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  1. #1

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    hi -

    i was wondering if anyone out there can eniighten me

    i try to process "archivally" for the most part, and i follow
    instrucitons on fixer remover for final wash times. i have been using
    perma wash and haven't had any problems ( knock wood! )

    15 years ago, i worked for a portrait photographer and used to process all her film & make all her prints. when i was done with the fixer - i would take all the film in hangers and put them in another tank in the sink. i would just run water for maybe a 1/4 hour and then hang them to dry. no " fill/dump" no fixer remover .. just run the water. is that good enough for " archival" ?

    for film i don't think i am as footloose as i thought she was ... i usually do 20 fill/dumps after the perma wash ( film and paper ) and dry.

    i have read different places that there are a few different ways to cut washing times -
    one is to use sea water
    another one is to just have a tray of water that you leave your film / paper in overnight - by the morning all the "bad stuff" is out of the film / paper but ... i have no idea if this whole thing is an urban legend


    anyone else hear of these washing methods? are they " a crock of bull" or a "pot of gold"?

  2. #2
    lee
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    I make a verison of hypo clear out of sodium sulfite and water (one tea spoon per liter of water) and soak for 5 minutes for paper. I just use an extended time for film since film is acetate and nothing much soaks into the rebate. And I am using PMK and it is rumored that hypo clear will reduce the stain. All that to say that sea water is simular to sodium sulfite.

    lee\c

  3. #3

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    hi lee:

    do you just soak everything ?

    i'll have to think about doing that. seems a lot easier than the film/paper shuffle i do with perma wash

    -john

  4. #4
    lee
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    John,
    I still shuffle the prints and for the film I have a little washer that was given to me that I load the 4x5 film into and it fills and dumps the water automatically. Usually for film I rinse about 20 minutes and for paper I have a Zone VI washer that I use for about 1 hour after the hypo clear. There are chemical tests that you can make or buy from The Formulary that can be used to test the level of thyosulfate left on the film and on the paper. This will help you determine the length of time you need to wash your film or paper. There is some talk that paper does not need to have a total 0% clear wash to be safe. I can not speak to that at this point.

    lee\c

  5. #5
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    John:

    You're going to get a lot of different opinions here just like on photonet about this subject.

    On the subject of paper, only fiber paper needs long wash times. THere is something that you didn't mention, that needs to happen for archival prints, you also need them fixed properly. That means not using depleted fixer. So some people use a two fix bath, approx 30-45 seconds in each, discarding the first after X number of prints and making the second bath the first and mixing new stuff for the first.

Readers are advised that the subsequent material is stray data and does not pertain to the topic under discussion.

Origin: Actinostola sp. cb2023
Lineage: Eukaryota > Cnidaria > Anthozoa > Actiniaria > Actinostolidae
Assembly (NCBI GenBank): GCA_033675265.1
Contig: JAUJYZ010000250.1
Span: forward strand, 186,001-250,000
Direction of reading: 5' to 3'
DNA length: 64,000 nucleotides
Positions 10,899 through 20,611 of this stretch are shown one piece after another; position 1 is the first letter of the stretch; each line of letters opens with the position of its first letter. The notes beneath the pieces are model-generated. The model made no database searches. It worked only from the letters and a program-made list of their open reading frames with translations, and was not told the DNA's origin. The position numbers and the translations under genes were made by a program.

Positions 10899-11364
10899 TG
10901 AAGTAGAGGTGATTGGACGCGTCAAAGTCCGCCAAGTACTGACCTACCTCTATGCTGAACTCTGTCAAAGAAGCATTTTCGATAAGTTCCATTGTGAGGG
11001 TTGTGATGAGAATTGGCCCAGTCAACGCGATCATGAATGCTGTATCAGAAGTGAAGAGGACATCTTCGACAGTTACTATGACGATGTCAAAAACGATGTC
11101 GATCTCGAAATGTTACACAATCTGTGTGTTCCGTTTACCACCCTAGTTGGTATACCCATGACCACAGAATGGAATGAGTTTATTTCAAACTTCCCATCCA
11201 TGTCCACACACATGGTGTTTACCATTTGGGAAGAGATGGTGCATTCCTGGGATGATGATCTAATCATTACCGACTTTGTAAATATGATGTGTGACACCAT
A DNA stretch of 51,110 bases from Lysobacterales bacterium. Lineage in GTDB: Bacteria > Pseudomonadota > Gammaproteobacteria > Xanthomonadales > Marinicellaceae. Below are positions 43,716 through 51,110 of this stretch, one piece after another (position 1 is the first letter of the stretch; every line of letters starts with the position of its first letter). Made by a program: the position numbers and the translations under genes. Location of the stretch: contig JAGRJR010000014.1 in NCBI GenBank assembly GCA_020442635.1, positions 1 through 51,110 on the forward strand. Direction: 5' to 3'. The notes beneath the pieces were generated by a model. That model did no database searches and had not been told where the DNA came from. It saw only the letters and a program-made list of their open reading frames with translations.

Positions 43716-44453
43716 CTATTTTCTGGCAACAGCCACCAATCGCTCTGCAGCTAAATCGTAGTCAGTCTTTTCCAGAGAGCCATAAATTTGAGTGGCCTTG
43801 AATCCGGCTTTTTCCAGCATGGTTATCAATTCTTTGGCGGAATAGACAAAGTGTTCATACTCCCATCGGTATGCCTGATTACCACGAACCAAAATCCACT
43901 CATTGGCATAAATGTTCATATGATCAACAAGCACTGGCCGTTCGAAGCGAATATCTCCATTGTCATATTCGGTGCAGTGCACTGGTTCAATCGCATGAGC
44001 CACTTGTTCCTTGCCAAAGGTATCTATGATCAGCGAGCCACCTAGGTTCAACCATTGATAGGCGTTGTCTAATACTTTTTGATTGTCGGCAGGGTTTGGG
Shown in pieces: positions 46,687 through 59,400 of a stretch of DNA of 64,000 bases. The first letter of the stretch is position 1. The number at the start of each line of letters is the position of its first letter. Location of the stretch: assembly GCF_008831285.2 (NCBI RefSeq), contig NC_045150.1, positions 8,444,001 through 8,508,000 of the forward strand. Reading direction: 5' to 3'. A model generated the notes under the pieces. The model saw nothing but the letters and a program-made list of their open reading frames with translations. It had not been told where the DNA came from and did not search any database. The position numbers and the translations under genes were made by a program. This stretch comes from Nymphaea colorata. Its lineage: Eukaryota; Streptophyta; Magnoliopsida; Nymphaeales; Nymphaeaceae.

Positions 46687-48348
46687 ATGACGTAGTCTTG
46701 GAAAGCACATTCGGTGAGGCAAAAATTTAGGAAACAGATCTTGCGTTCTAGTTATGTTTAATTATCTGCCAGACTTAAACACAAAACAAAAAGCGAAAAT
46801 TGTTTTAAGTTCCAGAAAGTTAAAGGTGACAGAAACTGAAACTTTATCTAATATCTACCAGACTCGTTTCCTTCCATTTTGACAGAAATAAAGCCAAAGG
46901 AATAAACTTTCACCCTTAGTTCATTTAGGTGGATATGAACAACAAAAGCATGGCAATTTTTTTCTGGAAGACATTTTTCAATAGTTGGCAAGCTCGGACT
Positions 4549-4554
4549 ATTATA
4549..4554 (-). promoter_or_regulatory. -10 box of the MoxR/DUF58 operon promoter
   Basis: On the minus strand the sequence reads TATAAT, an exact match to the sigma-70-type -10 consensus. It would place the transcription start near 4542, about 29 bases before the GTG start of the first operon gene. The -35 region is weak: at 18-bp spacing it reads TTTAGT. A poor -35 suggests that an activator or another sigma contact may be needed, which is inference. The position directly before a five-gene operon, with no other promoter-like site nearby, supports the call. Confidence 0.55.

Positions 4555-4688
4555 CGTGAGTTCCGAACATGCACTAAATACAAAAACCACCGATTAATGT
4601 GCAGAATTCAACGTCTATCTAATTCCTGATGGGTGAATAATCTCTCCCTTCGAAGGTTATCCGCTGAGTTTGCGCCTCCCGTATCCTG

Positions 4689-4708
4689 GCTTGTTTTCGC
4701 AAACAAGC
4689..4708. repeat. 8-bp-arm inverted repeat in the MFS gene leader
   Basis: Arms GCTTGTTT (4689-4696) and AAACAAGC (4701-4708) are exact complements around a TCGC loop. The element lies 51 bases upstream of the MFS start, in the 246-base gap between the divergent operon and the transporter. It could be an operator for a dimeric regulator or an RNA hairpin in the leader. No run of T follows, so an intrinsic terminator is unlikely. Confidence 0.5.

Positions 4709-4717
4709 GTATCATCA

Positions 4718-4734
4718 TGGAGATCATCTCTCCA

The wash times for fiber are somewhat dependant on the time the paper was in the fix. The longer in the fix, the more the fix gets into the fiber backing of the paper. SO, the wisdom seems to be 5 min running water, 3-5 min HCA with agitation, 45 min - 2 hours in archival washer.

    www.unblinkingeye.com has his archival sequence which is a good start.

    Some people say that you don't need running water all the time but by soaking, the fix will leach out of the paper , thereby reducing the waste of water. Others will say that by using alkaline fixer your was can be very short.

    Bottom line, fix properly, and find a system that you can work within and test with a residual fix test kit.


    Michael McBlane

  6. #6

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    I've described this many times before but here goes:

    My "archival" washer is a 5-gallon bucket with an aquarium recirculating pump. I let the prints soak in the gently swirling water. The number of water changes and intervals between changes is determined by the number of prints I'm making.

    Before dunking the prints into the bucket I do use some form of hypo clear. I've used Kodak's stuff. Currently I'm trying Alta's.

    To improve efficiency I've recently added a second bucket and pump.

    The whole mess sits in the bathtub of our spare bathroom, where my darkroom is.

    Is this truly archival? Dunno. I think so. I've been torture testing a fiber print prepared this way last year. For the past six months the print has been taped to a sunny window, facing outward. No degradation or changes so far.
    Three degrees of separation from Kevin Bacon.



 

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